In its short life so far (a little under three years) our humble press has already had five homes and four postal addresses, including two studios proper. That's inconvenient at the best of times, but it's downright painful when 'humble' has decided to acquire a 3/4 ton, 2.5 metre long Vandercook proofing press. So it was with heavy hearts, and an even heavier van, that we were forced to move again in August this year. Fifth time lucky?
Happily, it just might be. Home is now a lovely studio in an old chocolate factory in London's East End, part of the wonderful Bow Arts Trust. Built in 1859 by the second biggest chocolate producers of the time, Taylor Brothers, this beautiful old building seemed like the perfect place to set up our antiquated machines and age-old type.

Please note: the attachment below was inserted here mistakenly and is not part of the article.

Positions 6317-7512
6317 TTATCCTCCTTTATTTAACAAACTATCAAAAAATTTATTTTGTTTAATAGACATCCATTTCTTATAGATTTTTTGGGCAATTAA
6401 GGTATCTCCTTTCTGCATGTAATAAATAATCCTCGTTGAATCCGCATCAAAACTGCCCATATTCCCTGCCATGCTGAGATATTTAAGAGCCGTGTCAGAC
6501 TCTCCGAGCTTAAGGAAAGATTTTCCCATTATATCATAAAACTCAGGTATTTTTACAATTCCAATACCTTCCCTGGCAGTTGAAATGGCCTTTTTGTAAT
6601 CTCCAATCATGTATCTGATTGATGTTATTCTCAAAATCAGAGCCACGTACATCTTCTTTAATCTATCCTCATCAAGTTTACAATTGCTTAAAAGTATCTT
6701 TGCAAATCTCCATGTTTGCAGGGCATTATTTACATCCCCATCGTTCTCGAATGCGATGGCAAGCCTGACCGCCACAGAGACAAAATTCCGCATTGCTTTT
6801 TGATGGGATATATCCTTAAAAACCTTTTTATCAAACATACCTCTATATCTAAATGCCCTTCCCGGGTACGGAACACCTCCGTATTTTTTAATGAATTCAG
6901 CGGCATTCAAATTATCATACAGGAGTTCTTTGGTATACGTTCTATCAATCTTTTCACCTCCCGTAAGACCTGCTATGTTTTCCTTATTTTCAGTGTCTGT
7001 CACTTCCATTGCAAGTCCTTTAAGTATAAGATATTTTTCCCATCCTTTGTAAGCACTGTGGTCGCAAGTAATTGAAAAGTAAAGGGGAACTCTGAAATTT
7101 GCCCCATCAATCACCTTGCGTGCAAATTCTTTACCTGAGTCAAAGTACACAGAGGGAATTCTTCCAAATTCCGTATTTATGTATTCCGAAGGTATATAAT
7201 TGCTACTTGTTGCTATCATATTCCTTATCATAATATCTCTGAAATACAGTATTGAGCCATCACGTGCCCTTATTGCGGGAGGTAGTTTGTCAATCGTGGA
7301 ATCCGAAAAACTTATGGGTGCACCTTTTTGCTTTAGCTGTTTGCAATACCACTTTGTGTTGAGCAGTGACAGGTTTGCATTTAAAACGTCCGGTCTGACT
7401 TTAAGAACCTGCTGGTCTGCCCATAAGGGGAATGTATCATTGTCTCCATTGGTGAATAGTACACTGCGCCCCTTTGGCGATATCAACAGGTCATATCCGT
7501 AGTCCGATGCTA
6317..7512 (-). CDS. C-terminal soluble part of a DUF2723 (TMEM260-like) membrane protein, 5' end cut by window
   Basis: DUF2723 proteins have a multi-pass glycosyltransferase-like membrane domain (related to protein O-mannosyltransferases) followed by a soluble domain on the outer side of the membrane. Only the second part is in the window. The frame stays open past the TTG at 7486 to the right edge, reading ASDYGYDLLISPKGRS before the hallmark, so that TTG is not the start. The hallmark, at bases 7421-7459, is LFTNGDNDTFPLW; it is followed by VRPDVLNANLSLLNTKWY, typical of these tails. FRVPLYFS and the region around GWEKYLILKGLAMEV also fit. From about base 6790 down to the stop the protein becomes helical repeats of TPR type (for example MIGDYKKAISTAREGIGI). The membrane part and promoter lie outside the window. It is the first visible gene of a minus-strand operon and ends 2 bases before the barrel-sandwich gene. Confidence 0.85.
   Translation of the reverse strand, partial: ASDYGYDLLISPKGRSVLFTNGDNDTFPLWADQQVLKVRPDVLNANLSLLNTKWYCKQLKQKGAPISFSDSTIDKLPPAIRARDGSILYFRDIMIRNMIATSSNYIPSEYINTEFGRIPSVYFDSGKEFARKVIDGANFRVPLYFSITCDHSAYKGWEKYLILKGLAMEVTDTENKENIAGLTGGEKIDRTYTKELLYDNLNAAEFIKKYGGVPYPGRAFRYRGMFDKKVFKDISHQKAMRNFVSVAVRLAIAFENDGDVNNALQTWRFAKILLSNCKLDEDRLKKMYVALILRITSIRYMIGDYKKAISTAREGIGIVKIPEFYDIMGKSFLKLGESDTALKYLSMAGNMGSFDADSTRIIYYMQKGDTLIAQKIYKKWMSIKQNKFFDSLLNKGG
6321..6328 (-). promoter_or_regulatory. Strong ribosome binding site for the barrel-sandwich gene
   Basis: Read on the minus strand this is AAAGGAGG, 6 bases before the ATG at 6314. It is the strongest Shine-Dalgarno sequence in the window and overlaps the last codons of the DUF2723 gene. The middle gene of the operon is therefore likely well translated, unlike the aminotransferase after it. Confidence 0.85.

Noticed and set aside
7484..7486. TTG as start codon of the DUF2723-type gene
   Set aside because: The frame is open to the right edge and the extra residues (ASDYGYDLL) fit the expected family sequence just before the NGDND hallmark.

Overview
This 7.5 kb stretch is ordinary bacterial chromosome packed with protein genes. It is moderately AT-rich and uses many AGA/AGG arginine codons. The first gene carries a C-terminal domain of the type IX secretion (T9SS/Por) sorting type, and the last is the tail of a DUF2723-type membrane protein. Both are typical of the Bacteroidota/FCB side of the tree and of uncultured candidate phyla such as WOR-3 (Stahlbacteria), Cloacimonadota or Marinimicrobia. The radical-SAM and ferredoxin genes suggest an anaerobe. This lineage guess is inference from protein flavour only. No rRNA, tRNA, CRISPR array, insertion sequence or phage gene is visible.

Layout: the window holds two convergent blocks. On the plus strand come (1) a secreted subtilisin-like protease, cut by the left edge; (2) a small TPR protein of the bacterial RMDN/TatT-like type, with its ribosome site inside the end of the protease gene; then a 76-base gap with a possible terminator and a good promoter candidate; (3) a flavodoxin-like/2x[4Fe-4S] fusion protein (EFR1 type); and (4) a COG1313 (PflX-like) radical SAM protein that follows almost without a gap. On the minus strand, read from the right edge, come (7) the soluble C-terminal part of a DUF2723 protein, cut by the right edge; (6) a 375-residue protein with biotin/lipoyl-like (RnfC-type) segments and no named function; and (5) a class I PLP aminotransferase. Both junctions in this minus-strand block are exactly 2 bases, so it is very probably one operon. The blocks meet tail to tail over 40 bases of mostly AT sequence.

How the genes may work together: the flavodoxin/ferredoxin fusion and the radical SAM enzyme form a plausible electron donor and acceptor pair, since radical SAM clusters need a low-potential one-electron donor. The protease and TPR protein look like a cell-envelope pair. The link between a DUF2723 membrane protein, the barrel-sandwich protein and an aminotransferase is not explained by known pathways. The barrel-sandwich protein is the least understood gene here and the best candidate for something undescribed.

Now, letterpress involves a lot of 'stuff', so it's taken a while to get everything in order (which is why this post has taken so long): planning where the presses should go; which side of the room the type cabinets should live on (both, as it turns out); where our newly acquired guillotine would fit; what to do with that ridiculously heavy steel-topped table (the 'stone'); and, importantly, where's the best place for the kettle… Finally though, we are in and printing (and have no plans of moving again. Fingers crossed). So, if you fancy popping round round for a cuppa, give us a shout. And bring biscuits.
We've been collecting type cases, before they end up as coffee tables or ornament cabinets.
The composing room, where we set type
Metal type in its case
The composing stone sits in the centre of the studio, and it's where we spend a lot of time building prints.
Space, or rather furniture, ironically takes up a lot of space.
Cases of wood type, with printed labels showing what's inside.
And the wood type within.